Teacup pomeranian – Rehomed
Pomeranian Temperament and Personality
The Pomeranian has a proud and glamorous appearance with a personality to match. He’s an extrovert who is clever and lively. It’s hard to appear in public with a Pom and not attract attention. The adorable little dogs with the dark, almond-shaped eyes and alert, happy expression are tiny but intrepid. They have a take-charge temperament and tend not to be fearful of strangers or other animals. For more than a century, the Pom has had a well-deserved reputation for being a great watchdog. He may weigh only a few pounds, but he views himself as absolute guardian of his home and family.
The perfect little Pom is calm and easy to live with. He enjoys sitting in your lap and giving kisses. He is busy but doesn’t bounce off the walls. That said, Poms do like to bark. Start early and be consistent if you plan to teach him the “No bark” or “Quiet” command.
Poms may look like toys, but they are not good pets for young children. They are too delicate to be handled roughly, and they prefer the company of adults.
Housetraining does not always come easy to Poms. They can be stubborn about going outside to potty, especially if it’s rainy or cold outside. As a compromise, consider paper-training a Pom so that you both have options when the weather is bad.
The Basics of Pomeranian Grooming
Bathe a Pom every couple of months or more often as needed. If you use a gentle dog shampoo, you can even bathe a Pom as often as once or twice a week if you want.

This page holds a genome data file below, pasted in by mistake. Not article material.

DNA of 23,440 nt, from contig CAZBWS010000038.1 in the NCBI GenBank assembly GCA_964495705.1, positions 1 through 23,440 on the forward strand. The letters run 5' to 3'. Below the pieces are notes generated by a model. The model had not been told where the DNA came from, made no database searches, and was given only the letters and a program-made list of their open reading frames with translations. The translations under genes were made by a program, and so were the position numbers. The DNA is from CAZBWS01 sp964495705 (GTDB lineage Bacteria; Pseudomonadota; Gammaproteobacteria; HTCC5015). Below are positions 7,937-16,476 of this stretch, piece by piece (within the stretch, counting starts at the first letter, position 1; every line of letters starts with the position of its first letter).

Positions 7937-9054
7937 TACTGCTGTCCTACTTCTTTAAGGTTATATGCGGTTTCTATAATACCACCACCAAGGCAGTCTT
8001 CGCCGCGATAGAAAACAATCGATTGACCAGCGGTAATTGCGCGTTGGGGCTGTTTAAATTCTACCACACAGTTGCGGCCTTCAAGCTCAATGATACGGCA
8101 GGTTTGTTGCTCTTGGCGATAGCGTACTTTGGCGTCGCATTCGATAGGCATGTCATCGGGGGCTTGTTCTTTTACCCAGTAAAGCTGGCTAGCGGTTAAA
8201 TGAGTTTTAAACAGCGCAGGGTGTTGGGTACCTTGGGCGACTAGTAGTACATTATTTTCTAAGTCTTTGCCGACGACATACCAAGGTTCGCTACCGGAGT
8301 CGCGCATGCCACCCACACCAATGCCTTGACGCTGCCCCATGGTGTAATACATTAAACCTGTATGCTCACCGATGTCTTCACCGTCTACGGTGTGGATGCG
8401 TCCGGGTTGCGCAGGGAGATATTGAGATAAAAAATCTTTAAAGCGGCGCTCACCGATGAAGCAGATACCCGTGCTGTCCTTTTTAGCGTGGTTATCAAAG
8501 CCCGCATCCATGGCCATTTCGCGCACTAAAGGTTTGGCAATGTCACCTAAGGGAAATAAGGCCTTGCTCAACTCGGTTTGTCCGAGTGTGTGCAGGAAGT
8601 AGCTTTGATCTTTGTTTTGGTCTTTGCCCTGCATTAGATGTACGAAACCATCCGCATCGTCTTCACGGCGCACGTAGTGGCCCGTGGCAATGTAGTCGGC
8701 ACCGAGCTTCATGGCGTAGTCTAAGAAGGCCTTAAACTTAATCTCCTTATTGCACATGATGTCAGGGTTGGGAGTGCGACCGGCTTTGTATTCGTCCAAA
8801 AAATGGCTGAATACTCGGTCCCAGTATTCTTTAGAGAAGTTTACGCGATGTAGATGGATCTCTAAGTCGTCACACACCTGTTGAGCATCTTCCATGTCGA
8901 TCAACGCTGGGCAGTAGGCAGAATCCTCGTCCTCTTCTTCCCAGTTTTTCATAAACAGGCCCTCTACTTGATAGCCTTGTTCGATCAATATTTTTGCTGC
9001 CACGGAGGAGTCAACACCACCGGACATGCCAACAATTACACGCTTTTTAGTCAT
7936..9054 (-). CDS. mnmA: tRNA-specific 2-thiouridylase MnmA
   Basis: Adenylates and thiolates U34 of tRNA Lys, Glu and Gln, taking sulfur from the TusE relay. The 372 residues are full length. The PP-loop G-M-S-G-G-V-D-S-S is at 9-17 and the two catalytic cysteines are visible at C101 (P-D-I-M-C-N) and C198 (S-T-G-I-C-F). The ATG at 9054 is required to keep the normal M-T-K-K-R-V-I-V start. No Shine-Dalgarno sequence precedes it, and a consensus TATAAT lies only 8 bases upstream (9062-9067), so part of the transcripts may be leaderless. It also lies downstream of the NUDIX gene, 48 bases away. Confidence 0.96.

What You Need to Know About Pomeranian Health
Tiny dogs often come with big health problems, and the Pomeranian is no exception. Most Poms live long, healthy lives, but they can be affected by many of the health problems common to toy dogs, such as acollapsing trachea, which causes respiratory problems and makes wearing a collar difficult. A collapsing tracheaoccurs when the cartilage in the windpipe becomes weak and causes the trachea to lose its normally tubular shape. This makes it difficult for the dog to breathe. Poms can have dental problems, and their kneecaps sometimes slip out of place, a condition known as luxating patellas. Ask your veterinarian to examine your dog’s knees regularly, especially if you notice him limping or hopping while running.
As with many breeds and mixes, the Pomeranian can suffer from a hip problem called Legg-Calve-Perthes disease. This condition causes a reduced blood supply to the head of the rear leg bone, which causes it to degrade. The first sign of Legg-Calve-Perthes, limping, usually appears when a puppy is 4 to 6 months old.